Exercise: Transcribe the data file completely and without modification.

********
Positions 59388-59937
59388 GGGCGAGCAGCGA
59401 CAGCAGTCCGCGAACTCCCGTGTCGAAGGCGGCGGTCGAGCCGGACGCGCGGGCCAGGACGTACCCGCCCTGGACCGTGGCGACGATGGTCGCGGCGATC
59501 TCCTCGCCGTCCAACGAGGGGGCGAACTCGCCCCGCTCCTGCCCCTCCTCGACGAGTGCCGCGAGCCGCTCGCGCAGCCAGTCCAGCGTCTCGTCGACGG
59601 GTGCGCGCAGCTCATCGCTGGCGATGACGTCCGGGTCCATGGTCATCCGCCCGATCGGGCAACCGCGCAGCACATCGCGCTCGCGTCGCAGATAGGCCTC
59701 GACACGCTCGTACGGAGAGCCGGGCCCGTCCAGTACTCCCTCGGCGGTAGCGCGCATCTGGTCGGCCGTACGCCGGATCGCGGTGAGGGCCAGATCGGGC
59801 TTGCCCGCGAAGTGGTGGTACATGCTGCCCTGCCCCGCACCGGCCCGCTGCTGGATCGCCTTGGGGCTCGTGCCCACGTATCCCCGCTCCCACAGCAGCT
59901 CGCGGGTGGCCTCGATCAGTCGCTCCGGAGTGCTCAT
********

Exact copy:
Positions 59388-59937
59388 GGGCGAGCAGCGA
59401 CAGCAGTCCGCGAACTCCCGTGTCGAAGGCGGCGGTCGAGCCGGACGCGCGGGCCAGGACGTACCCGCCCTGGACCGTGGCGACGATGGTCGCGGCGATC
59501 TCCTCGCCGTCCAACGAGGGGGCGAACTCGCCCCGCTCCTGCCCCTCCTCGACGAGTGCCGCGAGCCGCTCGCGCAGCCAGTCCAGCGTCTCGTCGACGG
59601 GTGCGCGCAGCTCATCGCTGGCGATGACGTCCGGGTCCATGGTCATCCGCCCGATCGGGCAACCGCGCAGCACATCGCGCTCGCGTCGCAGATAGGCCTC
59701 GACACGCTCGTACGGAGAGCCGGGCCCGTCCAGTACTCCCTCGGCGGTAGCGCGCATCTGGTCGGCCGTACGCCGGATCGCGGTGAGGGCCAGATCGGGC
59801 TTGCCCGCGAAGTGGTGGTACATGCTGCCCTGCCCCGCACCGGCCCGCTGCTGGATCGCCTTGGGGCTCGTGCCCACGTATCCCCGCTCCCACAGCAGCT
59901 CGCGGGTGGCCTCGATCAGTCGCTCCGGAGTGCTCAT